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'Essential' that bank regulators re-propose Basel plan: Powell

'Essential' that bank regulators re-propose Basel plan: Powell
10 July 2024 13:28


U.S. Federal Reserve Chair Jerome Powell said on Tuesday that it is the "strongly held" view of the Fed board that bank regulators should seek additional feedback on a contentious effort to hike bank capital, a move that the industry had sought.

Powell said the Fed, Federal Deposit Insurance Corporation and Office of the Comptroller of the Currency had made significant progress on refining the so-called "Basel III Endgame" proposal, which would overhaul how larger banks gauge risk and how much capital they should hold.

But he said the agencies were working through how to proceed with the effort, and whether to finalise the rule so it can take effect, or solicit more feedback. Powell endorsed the latter, while noting the other agencies did not yet agree on that approach.

"My view, the strongly held view of members of the board, is that we do need to put a revised proposal out for comment for some period," he told the Senate Banking Committee. "When there are broad material changes, that has been our practice."

He later said he thought a re-proposal was "essential" given the changes under consideration.

Powell's comments confirm Reuters' reporting in June that regulators were split on how to proceed with the rule, with the Fed open to a re-proposal while the other two agencies opposed it, seeing it as an unnecessary step that could delay the project with a presidential election just months away.

Banks, which fiercely opposed the original proposal that would hike capital requirements for larger banks, have been calling for a re-proposal. Regulators have been working for months on revising the plan in a way that could significantly curtail the capital impact for larger firms.

Powell did not detail how or when regulators might settle the process question, but said if they do re-propose the plan, it likely would not be an abbreviated effort. "It will take some time," he said.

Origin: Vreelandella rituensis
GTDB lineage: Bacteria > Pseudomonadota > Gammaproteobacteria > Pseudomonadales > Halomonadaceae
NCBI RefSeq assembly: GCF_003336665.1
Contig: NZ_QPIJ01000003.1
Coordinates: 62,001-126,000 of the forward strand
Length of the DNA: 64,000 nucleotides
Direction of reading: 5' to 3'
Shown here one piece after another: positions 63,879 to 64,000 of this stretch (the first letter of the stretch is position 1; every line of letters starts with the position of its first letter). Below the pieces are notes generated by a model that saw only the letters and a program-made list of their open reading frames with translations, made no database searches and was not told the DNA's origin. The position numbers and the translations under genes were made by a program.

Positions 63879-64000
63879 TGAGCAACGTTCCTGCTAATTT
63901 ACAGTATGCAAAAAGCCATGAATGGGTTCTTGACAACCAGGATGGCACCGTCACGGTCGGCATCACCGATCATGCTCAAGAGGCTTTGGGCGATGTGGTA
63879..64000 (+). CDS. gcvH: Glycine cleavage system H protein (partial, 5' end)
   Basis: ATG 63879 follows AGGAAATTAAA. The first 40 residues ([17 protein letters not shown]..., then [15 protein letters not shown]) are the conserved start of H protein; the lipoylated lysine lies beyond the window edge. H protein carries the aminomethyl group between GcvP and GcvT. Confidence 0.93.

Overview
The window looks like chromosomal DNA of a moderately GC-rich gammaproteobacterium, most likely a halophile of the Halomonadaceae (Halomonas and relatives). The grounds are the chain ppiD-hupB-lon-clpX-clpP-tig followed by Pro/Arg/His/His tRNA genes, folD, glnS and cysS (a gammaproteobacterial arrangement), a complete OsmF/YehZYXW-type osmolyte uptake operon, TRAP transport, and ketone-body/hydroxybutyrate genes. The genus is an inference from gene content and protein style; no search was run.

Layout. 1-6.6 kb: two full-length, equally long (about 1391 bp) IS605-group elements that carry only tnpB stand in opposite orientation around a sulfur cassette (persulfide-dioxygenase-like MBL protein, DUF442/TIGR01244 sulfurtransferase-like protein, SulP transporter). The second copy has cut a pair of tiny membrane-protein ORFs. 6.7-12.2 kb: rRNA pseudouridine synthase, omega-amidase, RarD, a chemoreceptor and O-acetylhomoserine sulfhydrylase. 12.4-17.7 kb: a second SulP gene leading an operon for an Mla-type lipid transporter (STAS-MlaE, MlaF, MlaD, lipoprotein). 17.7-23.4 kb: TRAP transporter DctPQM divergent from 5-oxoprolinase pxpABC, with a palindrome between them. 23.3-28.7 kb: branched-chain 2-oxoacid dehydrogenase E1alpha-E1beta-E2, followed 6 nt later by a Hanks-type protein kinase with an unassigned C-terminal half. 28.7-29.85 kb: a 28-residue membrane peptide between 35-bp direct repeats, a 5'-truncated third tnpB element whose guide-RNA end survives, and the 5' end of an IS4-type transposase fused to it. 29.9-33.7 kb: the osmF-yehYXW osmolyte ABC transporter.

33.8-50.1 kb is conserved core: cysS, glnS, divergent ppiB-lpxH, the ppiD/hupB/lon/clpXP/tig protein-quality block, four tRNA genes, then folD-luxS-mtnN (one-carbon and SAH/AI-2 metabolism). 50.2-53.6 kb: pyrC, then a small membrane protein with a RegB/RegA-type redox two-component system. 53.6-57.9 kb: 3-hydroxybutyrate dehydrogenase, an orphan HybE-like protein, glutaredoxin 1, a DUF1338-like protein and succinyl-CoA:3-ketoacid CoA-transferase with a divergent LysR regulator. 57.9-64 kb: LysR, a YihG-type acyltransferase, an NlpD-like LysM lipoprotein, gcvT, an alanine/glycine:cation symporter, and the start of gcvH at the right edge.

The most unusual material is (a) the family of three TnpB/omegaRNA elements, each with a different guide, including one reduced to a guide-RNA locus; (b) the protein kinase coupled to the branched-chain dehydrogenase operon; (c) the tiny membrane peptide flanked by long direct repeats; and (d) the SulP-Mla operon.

A lengthy delay to finalise the Basel rules could imperil the current effort, as a victory by presumptive Republican nominee Donald Trump in November could see him install some new regulators who are not supportive of the project.

Bank Compensation

Later in the hearing, Powell engaged in a testy exchange with Senator Elizabeth Warren, who chastised the Fed for not joining other regulators in considering long-delayed rules overhauling how banks compensate executives.

Other financial regulators in May announced they were resuming work on a 2016 proposal to establish executive compensation rules, but the Fed has not announced similar efforts.

Warren, a Democrat who frequently criticises the banking industry, said the Fed should join that effort, and could not rely on the industry to effectively police executive pay to ensure banks do not take on excessive risk.

"I understand why the biggest banks in the country like your approach, you let them do whatever they want. But you don't work for giant banks, you work for the American people. I urge you to do your job," she said.

Powell defended the Fed's efforts, noting that it had previously put out guidance on compensation practices and that bank supervisors monitor the issue, saying this approach "seems to have largely worked" without formal rules in place. 

He added that the Fed is continuing to examine the issue, but he did not see value in simply resuming work on the lingering rule proposal, and the matter merited fresh study.


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